As China becomes more urbanised, the demand for traceability system,  associated technologies and auditing services will increase. It will bring new opportunities for companies that offer agricultural services. In the meantime, by providing more transparency along the supply chain, the Chinese agriculture and food & beverage sectors can hopefully regain the trust of the public.

5. China’s agriculture: expected to consolidate

China is a big market. The forum thus attracted many leading international companies from both the agriculture and food & beverage sectors, such as Syngenta, Monsanto, Nestlé and Unilever. Some agricultural technology companies and service providers from Japan, Europe and the Middle East were also present to introduce their technologies and pilot projects. However, there were no speakers representing Chinese companies. This is not surprising as the majority of Chinese farmers are smallholders. There are no large seed providers nor irrigation champions either.

But this is set to change. The 2015 No.1 Document has prioritised rural reforms, developing modern agriculture and ensuring food security (read more here). Later, in March 2015, the State Council issued a new plan to boost sustainable development of agriculture by 2020. In this plan, key directions for the next five years are to protect farmland, increase irrigation efficiency, tackle pollution and restore agricultural ecology.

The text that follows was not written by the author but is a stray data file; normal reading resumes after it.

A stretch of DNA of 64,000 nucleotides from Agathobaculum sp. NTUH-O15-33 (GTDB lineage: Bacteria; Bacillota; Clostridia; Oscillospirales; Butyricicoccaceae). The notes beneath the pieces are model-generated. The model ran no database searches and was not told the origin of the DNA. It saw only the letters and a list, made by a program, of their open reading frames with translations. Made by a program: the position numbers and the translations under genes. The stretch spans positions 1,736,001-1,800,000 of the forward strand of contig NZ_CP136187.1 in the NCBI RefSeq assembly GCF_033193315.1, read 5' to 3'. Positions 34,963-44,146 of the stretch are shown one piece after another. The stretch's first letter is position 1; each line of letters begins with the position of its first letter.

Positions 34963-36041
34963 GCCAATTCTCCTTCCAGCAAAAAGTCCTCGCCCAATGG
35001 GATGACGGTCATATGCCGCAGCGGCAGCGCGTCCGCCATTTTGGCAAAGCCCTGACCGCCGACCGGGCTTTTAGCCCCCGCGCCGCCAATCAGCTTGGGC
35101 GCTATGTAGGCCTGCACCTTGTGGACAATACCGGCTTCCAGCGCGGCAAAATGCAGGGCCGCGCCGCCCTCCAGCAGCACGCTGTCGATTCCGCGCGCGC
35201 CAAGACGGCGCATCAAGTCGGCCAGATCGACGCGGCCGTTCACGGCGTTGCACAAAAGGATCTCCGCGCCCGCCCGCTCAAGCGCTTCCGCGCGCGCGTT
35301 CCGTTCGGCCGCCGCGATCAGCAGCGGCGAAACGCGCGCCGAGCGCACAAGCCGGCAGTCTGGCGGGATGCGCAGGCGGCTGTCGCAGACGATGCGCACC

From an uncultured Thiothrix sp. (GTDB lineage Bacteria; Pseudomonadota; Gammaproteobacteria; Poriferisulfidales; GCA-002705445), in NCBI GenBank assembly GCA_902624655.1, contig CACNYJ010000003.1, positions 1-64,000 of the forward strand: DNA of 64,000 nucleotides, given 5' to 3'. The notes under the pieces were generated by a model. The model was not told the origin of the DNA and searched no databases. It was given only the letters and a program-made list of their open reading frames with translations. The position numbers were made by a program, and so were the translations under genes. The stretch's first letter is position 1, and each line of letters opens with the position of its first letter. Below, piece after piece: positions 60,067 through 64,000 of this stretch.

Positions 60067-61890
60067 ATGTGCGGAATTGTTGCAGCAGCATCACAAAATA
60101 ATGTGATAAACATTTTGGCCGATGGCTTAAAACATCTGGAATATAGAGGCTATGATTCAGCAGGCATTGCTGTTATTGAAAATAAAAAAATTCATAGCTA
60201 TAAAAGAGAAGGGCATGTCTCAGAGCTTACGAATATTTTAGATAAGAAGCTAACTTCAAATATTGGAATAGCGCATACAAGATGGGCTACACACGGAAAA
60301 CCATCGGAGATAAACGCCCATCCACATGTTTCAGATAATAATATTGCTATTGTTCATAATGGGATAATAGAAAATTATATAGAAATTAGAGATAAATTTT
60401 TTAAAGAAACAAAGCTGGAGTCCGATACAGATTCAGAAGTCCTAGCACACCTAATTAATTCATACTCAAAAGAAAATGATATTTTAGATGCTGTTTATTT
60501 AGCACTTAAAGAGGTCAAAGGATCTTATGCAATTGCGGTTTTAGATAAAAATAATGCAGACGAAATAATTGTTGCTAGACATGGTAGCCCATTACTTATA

State council’s new policies will favour consolidation of small farms & help domestic companies scale up.

Also let’s not forget, the first national environmental standard in agriculture was put in force to control pollution from large-scale breeding of livestock & poultry; the new Water Ten Plan highlighted this issue and aims to control or even forbid livestock farming in certain areas. It will be a long way. But there will also be tremendous opportunities because China is such a huge market for the agriculture and related sectors. The new Water Ten Plan will help solution providers capitalize on these new opportunities.